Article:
Earlier this summer, senior NBC Universal executives acknowledged that Zucker and Reilly were on the line. Reilly, as president of NBC Entertainment, is most directly responsible for programming. But NBC Universal Television Networks President Zucker is very hands-on when it comes to the shows and, as a consequence, is tied tightly to their failures and successes.
With more distance from last fall’s disastrous season, some NBC Universal executives contend that the situation at the top is not quite as dire as they had suspected. “This is not a company that changes horses in midstream,” says one, who two months ago questioned the two network executives’ ability to survive if this season is weak.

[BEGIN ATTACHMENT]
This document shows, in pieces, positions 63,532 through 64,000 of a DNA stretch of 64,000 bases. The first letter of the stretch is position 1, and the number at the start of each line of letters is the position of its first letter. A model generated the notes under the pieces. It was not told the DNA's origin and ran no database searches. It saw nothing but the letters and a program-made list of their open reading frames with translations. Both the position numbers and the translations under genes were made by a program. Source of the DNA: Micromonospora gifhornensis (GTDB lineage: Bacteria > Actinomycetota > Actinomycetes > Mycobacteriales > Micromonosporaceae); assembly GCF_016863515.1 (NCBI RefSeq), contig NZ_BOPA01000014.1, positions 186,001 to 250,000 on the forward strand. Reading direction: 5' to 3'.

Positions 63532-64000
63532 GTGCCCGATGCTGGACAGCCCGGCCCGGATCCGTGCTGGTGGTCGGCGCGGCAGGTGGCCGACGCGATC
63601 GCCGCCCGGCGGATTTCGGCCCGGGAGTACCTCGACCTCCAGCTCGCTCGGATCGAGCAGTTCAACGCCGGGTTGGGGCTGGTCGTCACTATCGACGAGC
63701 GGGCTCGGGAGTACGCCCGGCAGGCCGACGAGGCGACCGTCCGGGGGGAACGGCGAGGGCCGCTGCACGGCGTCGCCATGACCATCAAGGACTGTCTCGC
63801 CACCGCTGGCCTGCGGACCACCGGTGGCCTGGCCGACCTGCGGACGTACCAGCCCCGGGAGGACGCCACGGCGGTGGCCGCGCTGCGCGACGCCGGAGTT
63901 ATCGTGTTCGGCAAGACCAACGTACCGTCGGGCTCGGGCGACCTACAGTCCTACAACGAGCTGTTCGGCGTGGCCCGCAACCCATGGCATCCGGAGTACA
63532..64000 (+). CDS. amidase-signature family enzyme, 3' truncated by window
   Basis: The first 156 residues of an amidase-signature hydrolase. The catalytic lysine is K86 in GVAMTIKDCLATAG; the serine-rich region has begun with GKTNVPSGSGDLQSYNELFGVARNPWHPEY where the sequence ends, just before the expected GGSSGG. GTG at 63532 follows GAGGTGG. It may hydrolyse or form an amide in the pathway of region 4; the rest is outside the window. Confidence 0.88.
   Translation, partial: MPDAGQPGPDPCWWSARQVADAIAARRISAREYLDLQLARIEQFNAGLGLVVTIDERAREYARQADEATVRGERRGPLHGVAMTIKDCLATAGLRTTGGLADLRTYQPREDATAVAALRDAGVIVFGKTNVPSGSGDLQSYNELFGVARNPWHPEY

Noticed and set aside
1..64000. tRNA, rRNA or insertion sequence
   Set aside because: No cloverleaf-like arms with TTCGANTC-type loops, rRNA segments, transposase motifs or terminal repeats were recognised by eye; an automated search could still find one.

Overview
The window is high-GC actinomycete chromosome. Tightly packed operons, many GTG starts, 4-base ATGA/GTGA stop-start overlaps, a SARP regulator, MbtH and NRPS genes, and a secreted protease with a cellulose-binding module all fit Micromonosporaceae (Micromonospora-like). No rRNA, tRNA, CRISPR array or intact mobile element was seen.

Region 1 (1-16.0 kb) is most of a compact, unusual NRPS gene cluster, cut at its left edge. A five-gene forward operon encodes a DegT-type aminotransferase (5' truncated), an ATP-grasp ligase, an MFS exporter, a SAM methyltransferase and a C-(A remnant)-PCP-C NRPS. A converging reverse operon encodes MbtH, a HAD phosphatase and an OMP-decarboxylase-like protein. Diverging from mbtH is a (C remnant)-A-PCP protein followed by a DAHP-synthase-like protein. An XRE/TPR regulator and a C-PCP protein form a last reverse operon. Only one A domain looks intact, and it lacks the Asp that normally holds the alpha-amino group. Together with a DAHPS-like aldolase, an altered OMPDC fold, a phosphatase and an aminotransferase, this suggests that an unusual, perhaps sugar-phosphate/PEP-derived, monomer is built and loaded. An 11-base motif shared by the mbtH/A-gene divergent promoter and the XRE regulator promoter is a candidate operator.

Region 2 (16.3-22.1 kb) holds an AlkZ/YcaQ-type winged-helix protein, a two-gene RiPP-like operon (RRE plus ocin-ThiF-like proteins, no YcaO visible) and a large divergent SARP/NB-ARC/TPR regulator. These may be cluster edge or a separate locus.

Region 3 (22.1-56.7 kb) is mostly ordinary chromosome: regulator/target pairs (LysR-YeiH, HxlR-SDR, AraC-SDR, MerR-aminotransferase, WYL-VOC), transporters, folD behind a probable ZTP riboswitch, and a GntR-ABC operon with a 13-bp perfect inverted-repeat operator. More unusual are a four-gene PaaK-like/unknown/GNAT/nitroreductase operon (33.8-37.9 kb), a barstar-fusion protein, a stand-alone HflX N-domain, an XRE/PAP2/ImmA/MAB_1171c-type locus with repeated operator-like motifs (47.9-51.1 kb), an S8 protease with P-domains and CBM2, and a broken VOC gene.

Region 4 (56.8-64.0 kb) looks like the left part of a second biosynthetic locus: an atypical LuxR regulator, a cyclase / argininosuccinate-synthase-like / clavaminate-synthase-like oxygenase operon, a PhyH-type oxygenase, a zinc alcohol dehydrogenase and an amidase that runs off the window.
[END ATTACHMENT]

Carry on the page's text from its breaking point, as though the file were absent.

But there’s still plenty of anxiety within the company. NBC is clamping down on discretionary spending, curtailing everything from travel to the issuance of new BlackBerrys. Insiders talk darkly about the possibility that a weak fall debut will prompt layoffs.
Their gloom increases as the extent of the financial damage from NBC’s plummet becomes clearer. As last season commenced, the network was expecting to generate around $3.7 billion in prime time ad sales. If things go really well this season, it will be lucky to generate $2.9 billion. If the new schedule sags, $2.7 billion will be more realistic.
It’s not helping matters that, on the movie side of NBC Universal, a different case of jitters has developed. GE had hoped that Universal’s movie revenues would offset the decline in broadcast TV; instead, box office has dropped, and DVD sales have suddenly flattened.